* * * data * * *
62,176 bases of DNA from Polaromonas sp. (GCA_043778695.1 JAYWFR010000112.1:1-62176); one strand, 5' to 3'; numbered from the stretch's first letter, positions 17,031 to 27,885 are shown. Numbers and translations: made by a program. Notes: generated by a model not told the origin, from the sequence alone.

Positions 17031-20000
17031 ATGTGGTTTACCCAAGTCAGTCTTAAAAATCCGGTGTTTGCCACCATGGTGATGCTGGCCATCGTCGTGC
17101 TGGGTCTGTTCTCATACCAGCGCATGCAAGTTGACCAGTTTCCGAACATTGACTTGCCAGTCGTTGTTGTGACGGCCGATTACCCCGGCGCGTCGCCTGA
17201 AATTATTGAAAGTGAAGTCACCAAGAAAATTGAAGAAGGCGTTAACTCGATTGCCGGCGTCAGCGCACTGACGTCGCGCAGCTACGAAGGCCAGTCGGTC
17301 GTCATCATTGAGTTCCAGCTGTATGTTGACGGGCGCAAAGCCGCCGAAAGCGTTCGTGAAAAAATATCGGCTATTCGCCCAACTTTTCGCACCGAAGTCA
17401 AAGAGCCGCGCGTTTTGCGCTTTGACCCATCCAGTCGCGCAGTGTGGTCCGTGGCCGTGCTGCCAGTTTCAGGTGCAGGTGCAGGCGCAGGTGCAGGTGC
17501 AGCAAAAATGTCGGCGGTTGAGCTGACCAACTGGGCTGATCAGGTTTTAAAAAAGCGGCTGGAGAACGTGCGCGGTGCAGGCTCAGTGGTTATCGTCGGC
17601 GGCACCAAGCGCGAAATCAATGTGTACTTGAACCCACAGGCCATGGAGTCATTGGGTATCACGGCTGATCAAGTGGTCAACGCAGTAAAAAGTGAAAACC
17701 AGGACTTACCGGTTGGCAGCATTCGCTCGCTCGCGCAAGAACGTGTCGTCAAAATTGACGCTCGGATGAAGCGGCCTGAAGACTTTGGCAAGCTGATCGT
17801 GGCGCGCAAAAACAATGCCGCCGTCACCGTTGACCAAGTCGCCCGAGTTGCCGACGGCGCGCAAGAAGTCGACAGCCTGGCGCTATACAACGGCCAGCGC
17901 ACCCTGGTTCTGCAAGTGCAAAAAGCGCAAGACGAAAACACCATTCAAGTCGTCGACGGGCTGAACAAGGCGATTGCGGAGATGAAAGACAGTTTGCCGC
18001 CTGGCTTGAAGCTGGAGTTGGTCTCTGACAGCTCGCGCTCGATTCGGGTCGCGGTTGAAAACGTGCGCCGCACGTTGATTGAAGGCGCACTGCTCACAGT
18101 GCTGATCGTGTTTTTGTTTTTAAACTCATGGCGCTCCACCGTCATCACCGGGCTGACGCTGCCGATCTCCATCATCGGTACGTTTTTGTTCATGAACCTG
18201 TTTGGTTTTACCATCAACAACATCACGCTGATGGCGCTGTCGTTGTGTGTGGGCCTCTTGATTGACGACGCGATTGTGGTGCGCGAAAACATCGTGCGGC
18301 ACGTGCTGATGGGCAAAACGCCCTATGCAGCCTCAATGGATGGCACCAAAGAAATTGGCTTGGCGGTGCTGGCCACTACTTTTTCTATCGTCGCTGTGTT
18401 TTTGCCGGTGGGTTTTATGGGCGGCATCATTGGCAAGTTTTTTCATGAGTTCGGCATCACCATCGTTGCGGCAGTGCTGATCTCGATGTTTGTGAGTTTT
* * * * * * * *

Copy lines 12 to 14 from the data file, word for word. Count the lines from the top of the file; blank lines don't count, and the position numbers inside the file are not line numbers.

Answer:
17901 ACCCTGGTTCTGCAAGTGCAAAAAGCGCAAGACGAAAACACCATTCAAGTCGTCGACGGGCTGAACAAGGCGATTGCGGAGATGAAAGACAGTTTGCCGC
18001 CTGGCTTGAAGCTGGAGTTGGTCTCTGACAGCTCGCGCTCGATTCGGGTCGCGGTTGAAAACGTGCGCCGCACGTTGATTGAAGGCGCACTGCTCACAGT
18101 GCTGATCGTGTTTTTGTTTTTAAACTCATGGCGCTCCACCGTCATCACCGGGCTGACGCTGCCGATCTCCATCATCGGTACGTTTTTGTTCATGAACCTG